Chestnut Trees and Chestnuts
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Chestnut Trees Become Munchies

Ever wonder why deer like to munch on chestnut trees? Simply, chestnut tree branches and roots taste sweet to many creatures that wander into the chestnut orchard.

When chestnut trees are young and small they are very susceptible to damage and destruction from deer and rodents. See pictures to the left of a chestnut seedling munched to death at the point where the tree met the ground. There are only two ways to keep from getting damage from deer. The easiest is to only plant chestnut trees where deer are nowhere to be found. The other method is to install an 8 to 10 foot high fence around the orchard. The fence can be either electric or wire mesh.

If you install an electric fence you will need to setup 4 electric wires. Starting from the ground the first wire will be at 12 inches. The second wire will be at 30 inches. The third wire will be at about 60 inches (5 feet). And the top wire will be just below the top at 96 inches (8 feet). If deer are passing through your orchard then you must provide them a path around the orchard. If there is no way around the orchard then they will continue to enter no matter what fence you put in. If addition to the path problem there is a food problem. If the only food available is in the orchard then there is almost no way to stop them other than destroying the deer. Even if you do that other deer will come in and take their place.

Rodents such as voles, field mice, rabbits, and maybe rats too will chew on the sweet chestnut tree bark, just like they do on fruit trees. A simple and effective method of controlling damage to trees from these critters is to paint the base of the tree up to the maximum depth of any snow you may get (rabbits eat even when the snow is deep) plus 12 inches with interior latex paint spiked with course sand. Ever eat a hot dog cooked over a outdoor fire that had sand in it. Was not so nice to chew on, was it? Same goes for these rodents. They do not like sand in their mouths either.

Voles also present problems with eating the roots of the trees near the soil surface. If your orchard has a vole problem where they are destroying your chestnut trees, you may have to take additional actions. The first is some- thing you should already be doing, that is keeping the ground bare around the trees for a minimum distance of 36 inches (1 meter). Aside from this the last option is to bait. Check with local nurseries or other orchards to see what they are doing to control the voles.

Remember, a clean well kept orchard is not the place where rodents take up residence. They like areas where there is cover near by to protect them if some predator comes along. Remove things such as orchard waste (leaves, branches, dead wood, or lumber/wood), brush, and grass clippings. Don't let the grass grow higher than 4-5 inches before it is cut back again. Short grass is one of the most important controls since the rodents have nowhere to hide. One last thing, be a good host for rodent predators - hawks, snakes, foxes, coyotes, cats and whatever else rodents in your area.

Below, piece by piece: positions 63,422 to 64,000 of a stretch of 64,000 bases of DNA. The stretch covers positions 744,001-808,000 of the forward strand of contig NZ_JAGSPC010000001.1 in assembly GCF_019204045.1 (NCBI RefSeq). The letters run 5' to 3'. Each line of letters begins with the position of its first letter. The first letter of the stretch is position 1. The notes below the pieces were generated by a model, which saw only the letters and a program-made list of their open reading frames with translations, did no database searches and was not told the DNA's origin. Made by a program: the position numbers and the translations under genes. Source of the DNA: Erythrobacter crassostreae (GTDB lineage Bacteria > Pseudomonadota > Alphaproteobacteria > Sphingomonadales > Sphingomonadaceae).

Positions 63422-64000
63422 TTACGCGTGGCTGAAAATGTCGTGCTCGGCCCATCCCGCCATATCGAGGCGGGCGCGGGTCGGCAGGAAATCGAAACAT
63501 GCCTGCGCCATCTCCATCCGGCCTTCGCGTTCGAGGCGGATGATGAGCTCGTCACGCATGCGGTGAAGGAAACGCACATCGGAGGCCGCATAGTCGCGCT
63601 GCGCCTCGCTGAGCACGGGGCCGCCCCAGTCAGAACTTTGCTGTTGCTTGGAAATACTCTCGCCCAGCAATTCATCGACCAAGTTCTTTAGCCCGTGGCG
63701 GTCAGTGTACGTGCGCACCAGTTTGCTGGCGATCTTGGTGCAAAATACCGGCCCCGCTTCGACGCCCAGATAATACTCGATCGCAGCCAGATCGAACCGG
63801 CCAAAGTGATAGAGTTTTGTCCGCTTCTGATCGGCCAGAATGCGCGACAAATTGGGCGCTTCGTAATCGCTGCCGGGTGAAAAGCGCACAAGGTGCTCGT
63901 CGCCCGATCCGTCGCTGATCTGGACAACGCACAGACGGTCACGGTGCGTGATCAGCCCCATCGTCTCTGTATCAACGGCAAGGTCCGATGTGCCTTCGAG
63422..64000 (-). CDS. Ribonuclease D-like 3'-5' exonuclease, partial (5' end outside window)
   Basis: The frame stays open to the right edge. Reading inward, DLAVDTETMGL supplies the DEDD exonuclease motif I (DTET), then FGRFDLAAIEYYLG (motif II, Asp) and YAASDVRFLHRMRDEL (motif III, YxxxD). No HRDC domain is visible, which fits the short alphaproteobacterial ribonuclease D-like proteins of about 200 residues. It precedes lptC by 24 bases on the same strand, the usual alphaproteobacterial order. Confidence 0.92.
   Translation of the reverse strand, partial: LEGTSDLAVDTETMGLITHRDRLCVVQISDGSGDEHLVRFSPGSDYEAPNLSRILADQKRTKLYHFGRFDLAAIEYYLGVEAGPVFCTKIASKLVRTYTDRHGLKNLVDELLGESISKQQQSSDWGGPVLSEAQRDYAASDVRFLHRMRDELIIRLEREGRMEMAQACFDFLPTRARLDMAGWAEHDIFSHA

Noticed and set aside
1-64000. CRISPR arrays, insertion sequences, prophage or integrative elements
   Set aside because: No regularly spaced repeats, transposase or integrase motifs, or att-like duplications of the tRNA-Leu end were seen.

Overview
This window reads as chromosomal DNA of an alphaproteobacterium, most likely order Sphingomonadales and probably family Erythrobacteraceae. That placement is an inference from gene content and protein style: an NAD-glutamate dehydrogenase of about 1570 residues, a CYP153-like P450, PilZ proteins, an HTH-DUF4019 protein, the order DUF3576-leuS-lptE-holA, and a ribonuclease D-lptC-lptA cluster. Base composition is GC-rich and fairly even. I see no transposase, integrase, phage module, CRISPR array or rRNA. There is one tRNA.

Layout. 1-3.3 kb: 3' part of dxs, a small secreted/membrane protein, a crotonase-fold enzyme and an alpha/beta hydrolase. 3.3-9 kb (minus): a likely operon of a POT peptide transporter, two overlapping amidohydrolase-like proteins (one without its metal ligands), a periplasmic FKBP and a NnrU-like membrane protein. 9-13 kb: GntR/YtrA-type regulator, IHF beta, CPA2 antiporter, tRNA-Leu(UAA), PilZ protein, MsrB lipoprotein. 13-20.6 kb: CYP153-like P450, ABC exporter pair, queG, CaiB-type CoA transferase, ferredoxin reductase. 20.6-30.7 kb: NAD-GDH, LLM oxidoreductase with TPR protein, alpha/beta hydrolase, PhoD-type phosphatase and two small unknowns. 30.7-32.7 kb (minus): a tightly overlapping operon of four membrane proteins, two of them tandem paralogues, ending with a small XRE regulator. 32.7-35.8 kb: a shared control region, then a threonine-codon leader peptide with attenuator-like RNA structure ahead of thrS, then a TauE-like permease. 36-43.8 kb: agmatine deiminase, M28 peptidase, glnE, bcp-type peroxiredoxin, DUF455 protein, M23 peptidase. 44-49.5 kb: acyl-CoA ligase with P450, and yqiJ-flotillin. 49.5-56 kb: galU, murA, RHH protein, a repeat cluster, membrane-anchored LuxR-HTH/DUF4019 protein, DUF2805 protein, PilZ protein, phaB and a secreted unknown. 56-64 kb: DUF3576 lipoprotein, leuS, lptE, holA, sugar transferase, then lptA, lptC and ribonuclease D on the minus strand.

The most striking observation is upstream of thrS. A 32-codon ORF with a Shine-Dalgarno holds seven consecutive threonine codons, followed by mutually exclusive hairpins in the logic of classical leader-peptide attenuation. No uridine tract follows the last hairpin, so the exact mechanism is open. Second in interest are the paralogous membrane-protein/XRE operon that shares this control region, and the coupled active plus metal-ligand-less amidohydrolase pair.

Over the past 3 years mole chasers have been installed in the seedling beds to help control voles eating on the seedling roots. The cost of the chasers was about $15.00/each.

Using physical barriers is the most effective control for goffers, voles, mice, and rabbits. The best readily available material is thin smooth walled 4 inch PVC pipe used for waste water/sewer. Cut the pipe into 2 foot lengths. When the chestnut tree is planted, insert the pipe 12 inches into the ground with the tree inside the pipe. Leave 12 inches of pipe above the ground. When the tree grows to about 2 inches in diameter or 10 feet tall, the pipe must be removed. Remove the pipe by pulling it out of the ground and making a cut down the length of the pipe. This will allow the pipe to be removed from round the tree.

 
  Chestnut seedling killed by rodent

This chestnut tree was chewed off at the ground by a rodent. The damage was found in early January. The seedling was leaning over at an unusual angle. A small tug on the tree caused the tree to come out of the ground.


Dead Chestnut Seedling

Same seedling as above from a different angle. There is no chance this seedling will survive once it was chewed up by a rodent (likely a vole).


Contact Information:

Farm Location:
6160 Everson Goshen Rd
Everson, WA 98247
Ph: (360) 966-7158
Fax: (360) 966-7994


Business Offices:
Washington Chestnut Company
6160 Everson Goshen Rd.
Everson, WA 98247
Ph: (360) 966-7158